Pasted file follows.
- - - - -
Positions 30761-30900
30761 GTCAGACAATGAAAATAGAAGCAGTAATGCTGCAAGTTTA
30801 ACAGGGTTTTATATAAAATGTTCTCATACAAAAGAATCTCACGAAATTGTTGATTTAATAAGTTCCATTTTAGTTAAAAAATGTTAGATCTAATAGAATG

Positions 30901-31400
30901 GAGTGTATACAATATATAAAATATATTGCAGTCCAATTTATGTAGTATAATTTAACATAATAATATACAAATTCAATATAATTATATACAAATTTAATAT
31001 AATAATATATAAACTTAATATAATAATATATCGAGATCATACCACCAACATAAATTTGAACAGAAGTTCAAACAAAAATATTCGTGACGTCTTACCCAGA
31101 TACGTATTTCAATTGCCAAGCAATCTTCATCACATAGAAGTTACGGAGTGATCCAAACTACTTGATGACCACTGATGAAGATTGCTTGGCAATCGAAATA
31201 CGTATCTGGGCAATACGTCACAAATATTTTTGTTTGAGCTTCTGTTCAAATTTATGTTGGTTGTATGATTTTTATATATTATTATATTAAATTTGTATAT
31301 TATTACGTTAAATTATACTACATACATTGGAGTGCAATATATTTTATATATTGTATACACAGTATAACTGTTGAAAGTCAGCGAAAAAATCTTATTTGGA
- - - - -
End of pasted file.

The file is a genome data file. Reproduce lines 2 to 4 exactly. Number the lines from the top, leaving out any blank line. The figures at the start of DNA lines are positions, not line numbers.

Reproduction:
30761 GTCAGACAATGAAAATAGAAGCAGTAATGCTGCAAGTTTA
30801 ACAGGGTTTTATATAAAATGTTCTCATACAAAAGAATCTCACGAAATTGTTGATTTAATAAGTTCCATTTTAGTTAAAAAATGTTAGATCTAATAGAATG

Positions 30901-31400